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    R.J. Reynolds Cutting Back

    Tobacco company to slash 8 percent of work force, says profit for year will be at low end of previous projection.

    WINSTON-SALEM, N.C. -- R.J. Reynolds Tobacco Holdings will cut some 635 jobs, or 8 percent of its work force, and sell two non-tobacco businesses as it attempts to reduce costs and compete more effectively amid growing competition from lower-priced cigarette brands. The maker of Winston, Salem and Camel cigarettes also said its earnings for 2002 earnings would be at the lower end of its most recent projection for the year and below Wall Street's consensus projection.

    The job cuts, which include 520 layoffs as well as failing to fill another 115 jobs when they become vacant, are expected to be completed by the middle of next year.
    The number-two tobacco company estimates that cutting its work force will save about $50 million next year and $75 million in 2004. The company also said it plans to sell two businesses, divisions that specialize in packaging and botanical extraction, the Associated Press reported.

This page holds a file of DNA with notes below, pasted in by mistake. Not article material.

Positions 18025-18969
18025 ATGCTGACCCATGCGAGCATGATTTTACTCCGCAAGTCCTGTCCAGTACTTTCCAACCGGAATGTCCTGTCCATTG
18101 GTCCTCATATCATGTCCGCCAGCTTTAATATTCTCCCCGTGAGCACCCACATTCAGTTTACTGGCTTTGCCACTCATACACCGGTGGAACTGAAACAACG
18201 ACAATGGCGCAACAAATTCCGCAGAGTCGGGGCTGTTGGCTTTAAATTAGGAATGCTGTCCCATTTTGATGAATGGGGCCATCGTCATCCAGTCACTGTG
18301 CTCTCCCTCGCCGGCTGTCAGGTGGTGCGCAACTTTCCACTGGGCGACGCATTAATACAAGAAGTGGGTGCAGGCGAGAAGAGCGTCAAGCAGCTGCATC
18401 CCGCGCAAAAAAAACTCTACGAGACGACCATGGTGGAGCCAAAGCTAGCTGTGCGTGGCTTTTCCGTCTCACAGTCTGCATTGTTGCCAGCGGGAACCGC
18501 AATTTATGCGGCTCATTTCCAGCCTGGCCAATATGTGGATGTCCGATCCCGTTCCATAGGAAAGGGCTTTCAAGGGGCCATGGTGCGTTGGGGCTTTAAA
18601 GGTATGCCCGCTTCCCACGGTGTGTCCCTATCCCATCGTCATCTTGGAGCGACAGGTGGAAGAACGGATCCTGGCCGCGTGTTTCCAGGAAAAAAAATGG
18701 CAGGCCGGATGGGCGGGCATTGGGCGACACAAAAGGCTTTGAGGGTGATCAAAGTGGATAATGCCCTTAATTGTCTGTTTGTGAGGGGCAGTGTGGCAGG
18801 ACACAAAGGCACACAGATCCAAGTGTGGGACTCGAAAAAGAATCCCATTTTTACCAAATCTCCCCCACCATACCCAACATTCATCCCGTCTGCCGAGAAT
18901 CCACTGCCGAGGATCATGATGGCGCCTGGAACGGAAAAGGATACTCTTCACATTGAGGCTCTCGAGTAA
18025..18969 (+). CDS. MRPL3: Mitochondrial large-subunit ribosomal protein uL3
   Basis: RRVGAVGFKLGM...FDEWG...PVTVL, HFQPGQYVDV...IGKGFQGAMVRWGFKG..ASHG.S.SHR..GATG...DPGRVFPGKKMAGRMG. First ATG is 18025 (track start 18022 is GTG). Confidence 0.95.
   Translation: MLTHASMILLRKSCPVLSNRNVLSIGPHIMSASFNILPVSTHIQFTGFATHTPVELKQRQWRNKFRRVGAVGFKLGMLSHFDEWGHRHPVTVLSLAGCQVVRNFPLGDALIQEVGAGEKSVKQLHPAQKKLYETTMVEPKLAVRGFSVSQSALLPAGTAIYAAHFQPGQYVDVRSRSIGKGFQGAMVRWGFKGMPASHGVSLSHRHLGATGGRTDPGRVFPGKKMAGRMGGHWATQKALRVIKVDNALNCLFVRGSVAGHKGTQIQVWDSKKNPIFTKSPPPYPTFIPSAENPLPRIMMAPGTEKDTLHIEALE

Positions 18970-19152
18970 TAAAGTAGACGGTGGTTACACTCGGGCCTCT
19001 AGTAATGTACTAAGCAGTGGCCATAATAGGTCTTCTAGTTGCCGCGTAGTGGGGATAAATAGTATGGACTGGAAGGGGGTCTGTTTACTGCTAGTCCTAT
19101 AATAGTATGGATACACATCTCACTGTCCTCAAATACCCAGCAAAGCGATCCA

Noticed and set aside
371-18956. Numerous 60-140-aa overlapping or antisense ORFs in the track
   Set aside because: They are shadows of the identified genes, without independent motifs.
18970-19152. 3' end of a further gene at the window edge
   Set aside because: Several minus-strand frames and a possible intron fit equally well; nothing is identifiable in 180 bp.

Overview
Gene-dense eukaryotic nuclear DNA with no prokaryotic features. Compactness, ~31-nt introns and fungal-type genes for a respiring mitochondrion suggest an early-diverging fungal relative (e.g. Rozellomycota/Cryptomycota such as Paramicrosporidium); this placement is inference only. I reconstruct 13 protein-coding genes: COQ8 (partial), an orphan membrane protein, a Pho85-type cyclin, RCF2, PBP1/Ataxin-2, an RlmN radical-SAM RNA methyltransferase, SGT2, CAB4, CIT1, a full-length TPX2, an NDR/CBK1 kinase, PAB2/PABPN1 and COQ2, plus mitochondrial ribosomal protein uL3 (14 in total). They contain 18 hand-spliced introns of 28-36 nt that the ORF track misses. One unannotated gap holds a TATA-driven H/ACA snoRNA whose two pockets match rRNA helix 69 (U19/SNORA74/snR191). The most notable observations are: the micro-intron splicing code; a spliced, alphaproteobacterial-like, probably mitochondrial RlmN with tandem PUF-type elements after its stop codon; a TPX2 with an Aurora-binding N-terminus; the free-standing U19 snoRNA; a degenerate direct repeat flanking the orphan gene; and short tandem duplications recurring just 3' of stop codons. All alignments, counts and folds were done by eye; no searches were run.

"The decisions regarding job eliminations and divestitures have been very difficult, but the realities of today's cigarette marketplace demand that we realign our cost structure," said Andrew Schindler, chairman and CEO.

    RJR has said repeatedly this year that it has been forced to increase promotional spending on its premium brands to defend itself from aggressive deals being offered by Philip Morris, maker of the nation's leading cigarette brand, Marlboro.

    It has also faced growing competition from deep-discount brands and the effect of higher state excise taxes. "By reducing costs and focusing on our tobacco businesses, we can strengthen our return to shareholders and compete more effectively," Schindler said.

    RJR plans to take a restructuring charge of about $235 million in the fourth quarter. The company attributed about $95 million of the restructuring charge to costs associated with the job cuts, including $65 million in severance payments. The company said about $140 million of the restructuring charge will come from the business sales.

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